In a third article, which ran on July 15, the county sheriff’s depart­ment’s public relations officer stated they were interviewing Foley Sullivan, the missing woman’s husband. He was not considered a sus­pect, but was a “person of interest.” According to Foley Sullivan’s ac­count, he’d stopped off to have a beer after the fireworks ended at 9:30. He got home a short time later and saw the family car was gone. He assumed that he and his wife had missed each other at the park and that she’d arrive shortly. He admitted to being mildly intoxicated and claimed he’d gone straight to bed. It wasn’t until his daughter woke him at 8:00 the next morning that he realized his wife had failed to return. Anyone with information, etc.


Occasionally, in the years since then, feature articles had been writ­ten about the case—puff pieces in the main. The tone was meant to be hard-hitting but the coverage was superficial. The same basic facts were spun out and embellished with little in the way of revelation. As nearly as I could tell, the subject had never been tackled in any sys­tematic way. Violet’s uncertain fate had elevated her to the status of a minor celebrity, but only in the small farming community where she had lived. No one outside the area seemed to take much interest. There was a black-and-white photograph of her and a separate photo of the car—not the identical vehicle, of course, but a similar make and model.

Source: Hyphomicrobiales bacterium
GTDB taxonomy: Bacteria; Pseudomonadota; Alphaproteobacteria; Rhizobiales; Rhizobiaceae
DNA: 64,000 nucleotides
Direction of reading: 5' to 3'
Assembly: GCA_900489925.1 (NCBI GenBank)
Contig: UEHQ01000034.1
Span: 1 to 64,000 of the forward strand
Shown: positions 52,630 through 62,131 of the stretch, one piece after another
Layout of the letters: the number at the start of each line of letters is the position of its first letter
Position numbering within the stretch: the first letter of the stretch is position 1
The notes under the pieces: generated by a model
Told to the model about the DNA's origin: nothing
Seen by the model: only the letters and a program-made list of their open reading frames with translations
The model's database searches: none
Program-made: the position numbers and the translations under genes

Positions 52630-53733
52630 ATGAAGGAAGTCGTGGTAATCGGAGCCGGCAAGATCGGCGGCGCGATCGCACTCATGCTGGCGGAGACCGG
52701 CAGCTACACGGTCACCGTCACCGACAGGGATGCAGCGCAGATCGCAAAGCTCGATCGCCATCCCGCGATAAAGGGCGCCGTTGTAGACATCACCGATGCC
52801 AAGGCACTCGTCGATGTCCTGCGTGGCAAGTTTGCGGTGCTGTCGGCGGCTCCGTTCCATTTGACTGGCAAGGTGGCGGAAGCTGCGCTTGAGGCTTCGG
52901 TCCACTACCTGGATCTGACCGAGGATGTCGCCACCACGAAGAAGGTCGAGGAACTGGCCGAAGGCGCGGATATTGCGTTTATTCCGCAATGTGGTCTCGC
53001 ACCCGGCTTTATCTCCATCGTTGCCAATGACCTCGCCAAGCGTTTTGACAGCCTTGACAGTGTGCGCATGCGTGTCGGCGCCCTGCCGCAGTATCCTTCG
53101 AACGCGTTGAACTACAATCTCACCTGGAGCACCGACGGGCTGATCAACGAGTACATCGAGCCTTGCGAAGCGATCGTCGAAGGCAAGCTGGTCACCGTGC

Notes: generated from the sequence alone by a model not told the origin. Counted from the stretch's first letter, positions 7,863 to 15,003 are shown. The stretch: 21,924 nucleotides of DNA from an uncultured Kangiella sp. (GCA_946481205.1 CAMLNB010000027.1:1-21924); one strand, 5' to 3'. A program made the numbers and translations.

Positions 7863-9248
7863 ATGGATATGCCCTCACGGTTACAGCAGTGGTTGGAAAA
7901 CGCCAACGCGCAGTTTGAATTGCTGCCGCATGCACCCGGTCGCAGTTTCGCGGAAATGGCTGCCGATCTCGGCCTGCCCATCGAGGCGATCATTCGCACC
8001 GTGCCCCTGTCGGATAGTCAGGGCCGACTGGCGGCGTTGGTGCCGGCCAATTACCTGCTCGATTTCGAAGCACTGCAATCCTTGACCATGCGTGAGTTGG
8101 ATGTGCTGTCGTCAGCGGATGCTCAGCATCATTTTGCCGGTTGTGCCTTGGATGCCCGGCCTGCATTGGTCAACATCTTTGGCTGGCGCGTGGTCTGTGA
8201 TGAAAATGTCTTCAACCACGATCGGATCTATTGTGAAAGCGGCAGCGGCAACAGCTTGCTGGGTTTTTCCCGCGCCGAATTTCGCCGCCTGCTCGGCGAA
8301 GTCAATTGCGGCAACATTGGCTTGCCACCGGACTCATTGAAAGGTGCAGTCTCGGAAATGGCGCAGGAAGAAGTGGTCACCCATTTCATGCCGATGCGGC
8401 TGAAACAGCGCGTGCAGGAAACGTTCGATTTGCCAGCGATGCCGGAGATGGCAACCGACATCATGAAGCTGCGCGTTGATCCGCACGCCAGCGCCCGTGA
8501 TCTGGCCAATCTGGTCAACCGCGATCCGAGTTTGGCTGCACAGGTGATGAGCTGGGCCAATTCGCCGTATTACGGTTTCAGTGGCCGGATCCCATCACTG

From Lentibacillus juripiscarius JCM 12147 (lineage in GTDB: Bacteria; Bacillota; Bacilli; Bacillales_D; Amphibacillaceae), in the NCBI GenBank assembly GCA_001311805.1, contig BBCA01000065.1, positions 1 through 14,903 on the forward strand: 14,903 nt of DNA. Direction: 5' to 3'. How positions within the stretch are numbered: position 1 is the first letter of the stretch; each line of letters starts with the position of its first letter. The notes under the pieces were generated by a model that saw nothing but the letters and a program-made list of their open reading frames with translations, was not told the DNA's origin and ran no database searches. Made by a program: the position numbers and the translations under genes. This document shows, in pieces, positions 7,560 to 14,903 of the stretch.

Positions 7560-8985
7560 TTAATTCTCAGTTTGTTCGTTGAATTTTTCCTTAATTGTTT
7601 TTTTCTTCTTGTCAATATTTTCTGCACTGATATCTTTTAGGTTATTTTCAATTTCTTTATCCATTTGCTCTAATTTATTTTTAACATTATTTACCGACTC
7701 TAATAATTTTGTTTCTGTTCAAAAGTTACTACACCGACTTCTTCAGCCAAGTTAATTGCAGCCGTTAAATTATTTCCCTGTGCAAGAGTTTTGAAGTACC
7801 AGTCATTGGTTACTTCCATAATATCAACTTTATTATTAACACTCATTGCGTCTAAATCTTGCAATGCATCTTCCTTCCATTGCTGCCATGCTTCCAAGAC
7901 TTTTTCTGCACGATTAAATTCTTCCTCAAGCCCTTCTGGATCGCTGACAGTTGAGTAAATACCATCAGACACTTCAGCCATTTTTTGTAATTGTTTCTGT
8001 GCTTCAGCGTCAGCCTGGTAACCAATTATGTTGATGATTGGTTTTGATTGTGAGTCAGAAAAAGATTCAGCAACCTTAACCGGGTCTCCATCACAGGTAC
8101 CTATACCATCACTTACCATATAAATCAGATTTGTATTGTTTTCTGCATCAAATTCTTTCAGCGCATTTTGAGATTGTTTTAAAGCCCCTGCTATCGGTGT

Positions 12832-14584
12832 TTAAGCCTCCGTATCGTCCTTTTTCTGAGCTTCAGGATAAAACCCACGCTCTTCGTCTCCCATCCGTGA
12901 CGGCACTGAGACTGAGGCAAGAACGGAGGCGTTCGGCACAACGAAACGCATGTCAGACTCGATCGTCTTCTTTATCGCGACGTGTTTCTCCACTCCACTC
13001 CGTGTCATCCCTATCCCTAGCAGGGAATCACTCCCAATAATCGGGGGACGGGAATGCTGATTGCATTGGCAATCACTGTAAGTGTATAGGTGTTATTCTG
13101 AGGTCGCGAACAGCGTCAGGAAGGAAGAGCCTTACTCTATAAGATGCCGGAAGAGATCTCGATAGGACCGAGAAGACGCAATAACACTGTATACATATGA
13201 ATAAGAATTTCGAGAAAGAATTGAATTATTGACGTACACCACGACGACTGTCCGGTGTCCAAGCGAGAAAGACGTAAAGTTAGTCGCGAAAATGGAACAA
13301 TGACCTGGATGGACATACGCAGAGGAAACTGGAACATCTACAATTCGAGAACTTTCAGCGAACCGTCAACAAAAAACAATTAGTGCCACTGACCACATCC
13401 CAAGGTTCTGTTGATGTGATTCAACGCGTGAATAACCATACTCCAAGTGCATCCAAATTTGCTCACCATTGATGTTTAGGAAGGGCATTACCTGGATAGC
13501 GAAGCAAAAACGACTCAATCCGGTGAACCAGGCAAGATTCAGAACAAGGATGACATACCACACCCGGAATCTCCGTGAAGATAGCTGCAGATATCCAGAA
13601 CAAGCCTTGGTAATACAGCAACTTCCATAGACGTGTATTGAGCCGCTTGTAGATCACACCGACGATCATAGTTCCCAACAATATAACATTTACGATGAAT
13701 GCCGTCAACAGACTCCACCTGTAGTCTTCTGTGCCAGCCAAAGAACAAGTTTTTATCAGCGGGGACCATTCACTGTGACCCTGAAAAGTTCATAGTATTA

The car caught my attention and I read that part twice. On Friday, July 3, 1953, Foley Sullivan had filled out the loan papers on a pur­chase price of $2,145. Since the vehicle was never seen again, he’d been compelled to make payments for the next thirty-six months until the terms were satisfied. Title had never been registered. Violet Sulli­van’s driver’s license had expired in June of 1955, and she’d made no application for renewal.


What struck me as curious was that Daisy had described her father as close to a deadbeat, so I couldn’t understand why he’d continued paying for the car. How perverse to have to go on forking out the dough for a vehicle your wife may or may not have used in running off with another man. Since there was no way the dealer could repossess the car, Foley was stuck. I couldn’t understand why he cared, one way or the other, whether the dealer sued him for the balance or turned him over to a collection agency. Big deal. His credit was already shot, so what was one more debt? I put the question in a drawer at the back of my mind, hoping an answer would be sitting there the next time I looked.